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Monday, September 7, 2015

What If Everything You Knew About Disciplining Kids Was Wrong?



Negative consequences, timeouts, and punishment just make bad behavior worse. But a new approach really works.

How we deal with the most challenging kids remains rooted in B.F. Skinner's mid-20th-century philosophy that human behavior is determined by consequences and bad behavior must be punished. (Pavlov figured it out first, with dogs.) During the 2011-12 school year, the US Department of Education counted 130,000 expulsions and roughly 7 million suspensions among 49 million K-12 students?ne for every seven kids. The most recent estimates suggest there are also a quarter-million instances of corporal punishment in US schools every year.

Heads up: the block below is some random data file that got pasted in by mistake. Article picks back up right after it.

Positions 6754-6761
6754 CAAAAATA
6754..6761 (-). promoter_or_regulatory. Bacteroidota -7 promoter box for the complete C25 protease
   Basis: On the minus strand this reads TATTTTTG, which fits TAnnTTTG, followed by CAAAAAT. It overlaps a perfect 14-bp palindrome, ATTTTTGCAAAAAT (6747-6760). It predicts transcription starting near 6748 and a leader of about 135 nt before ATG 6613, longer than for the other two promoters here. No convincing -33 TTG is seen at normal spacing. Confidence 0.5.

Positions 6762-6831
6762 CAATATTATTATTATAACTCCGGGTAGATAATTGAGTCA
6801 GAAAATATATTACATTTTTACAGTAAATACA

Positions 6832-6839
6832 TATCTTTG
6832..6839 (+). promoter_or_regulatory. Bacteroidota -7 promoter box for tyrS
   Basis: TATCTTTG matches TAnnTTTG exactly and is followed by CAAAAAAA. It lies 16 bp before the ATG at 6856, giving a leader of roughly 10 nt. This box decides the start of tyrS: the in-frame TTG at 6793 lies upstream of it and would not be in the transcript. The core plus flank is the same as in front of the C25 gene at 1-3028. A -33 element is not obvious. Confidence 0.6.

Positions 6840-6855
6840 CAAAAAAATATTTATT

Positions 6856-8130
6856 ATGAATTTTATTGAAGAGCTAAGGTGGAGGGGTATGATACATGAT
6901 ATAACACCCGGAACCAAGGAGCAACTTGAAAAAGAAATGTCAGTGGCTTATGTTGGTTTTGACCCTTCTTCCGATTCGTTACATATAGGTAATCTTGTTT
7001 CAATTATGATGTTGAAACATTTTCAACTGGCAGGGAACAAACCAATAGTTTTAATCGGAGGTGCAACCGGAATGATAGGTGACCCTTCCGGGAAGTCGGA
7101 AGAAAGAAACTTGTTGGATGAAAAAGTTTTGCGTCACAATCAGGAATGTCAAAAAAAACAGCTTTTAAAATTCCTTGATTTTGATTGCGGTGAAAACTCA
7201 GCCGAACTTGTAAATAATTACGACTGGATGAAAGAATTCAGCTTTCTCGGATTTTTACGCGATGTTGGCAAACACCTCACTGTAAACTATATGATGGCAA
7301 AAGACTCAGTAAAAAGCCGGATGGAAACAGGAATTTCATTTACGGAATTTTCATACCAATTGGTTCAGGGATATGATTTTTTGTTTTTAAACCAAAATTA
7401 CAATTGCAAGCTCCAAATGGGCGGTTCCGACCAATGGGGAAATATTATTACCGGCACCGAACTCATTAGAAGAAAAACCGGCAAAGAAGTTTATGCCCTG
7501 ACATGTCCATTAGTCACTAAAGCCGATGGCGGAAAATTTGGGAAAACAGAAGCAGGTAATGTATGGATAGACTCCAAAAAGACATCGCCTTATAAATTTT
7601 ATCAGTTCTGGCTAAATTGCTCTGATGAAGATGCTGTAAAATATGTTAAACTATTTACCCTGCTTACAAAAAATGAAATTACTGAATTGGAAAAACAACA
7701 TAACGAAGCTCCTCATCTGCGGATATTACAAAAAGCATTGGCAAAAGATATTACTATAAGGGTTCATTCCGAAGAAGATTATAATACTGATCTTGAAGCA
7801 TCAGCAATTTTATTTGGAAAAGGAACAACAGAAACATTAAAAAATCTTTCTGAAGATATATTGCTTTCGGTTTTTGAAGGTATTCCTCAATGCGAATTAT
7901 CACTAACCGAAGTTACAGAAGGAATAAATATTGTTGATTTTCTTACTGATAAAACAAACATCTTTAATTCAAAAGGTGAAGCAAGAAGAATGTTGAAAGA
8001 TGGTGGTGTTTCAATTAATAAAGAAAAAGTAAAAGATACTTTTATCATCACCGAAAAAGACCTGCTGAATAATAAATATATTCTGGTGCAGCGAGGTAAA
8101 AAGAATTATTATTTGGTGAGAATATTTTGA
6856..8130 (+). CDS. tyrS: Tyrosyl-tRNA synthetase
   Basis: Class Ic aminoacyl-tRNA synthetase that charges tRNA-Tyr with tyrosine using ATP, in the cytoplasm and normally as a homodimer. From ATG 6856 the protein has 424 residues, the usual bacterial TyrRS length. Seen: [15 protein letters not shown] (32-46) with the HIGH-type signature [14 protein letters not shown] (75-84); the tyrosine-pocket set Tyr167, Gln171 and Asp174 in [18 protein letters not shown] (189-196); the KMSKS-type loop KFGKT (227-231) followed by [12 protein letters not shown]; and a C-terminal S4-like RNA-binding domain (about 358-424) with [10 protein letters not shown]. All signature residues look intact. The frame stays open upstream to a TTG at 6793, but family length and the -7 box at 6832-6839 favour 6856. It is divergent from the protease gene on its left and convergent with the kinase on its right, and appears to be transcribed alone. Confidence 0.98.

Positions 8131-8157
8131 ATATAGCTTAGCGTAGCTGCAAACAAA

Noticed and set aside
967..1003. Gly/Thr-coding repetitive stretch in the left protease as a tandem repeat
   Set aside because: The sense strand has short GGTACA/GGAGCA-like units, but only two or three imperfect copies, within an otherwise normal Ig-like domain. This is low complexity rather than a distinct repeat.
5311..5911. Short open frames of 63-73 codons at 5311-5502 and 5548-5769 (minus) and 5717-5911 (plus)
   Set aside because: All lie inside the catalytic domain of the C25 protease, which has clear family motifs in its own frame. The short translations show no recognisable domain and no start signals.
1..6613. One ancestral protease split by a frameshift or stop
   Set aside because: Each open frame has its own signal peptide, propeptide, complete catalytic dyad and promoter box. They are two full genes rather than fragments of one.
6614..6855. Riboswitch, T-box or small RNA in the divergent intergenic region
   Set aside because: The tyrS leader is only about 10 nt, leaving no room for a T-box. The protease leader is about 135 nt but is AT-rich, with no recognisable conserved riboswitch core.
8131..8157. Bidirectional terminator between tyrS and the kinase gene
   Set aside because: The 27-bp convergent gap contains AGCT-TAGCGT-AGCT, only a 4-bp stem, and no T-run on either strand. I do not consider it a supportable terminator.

But consequences have consequences. Contemporary psychological studies suggest that, far from resolving children's behavior problems, these standard disciplinary methods often exacerbate them. They sacrifice long-term goals (student behavior improving for good) for short-term gain?omentary peace in the classroom.

Read more here. 

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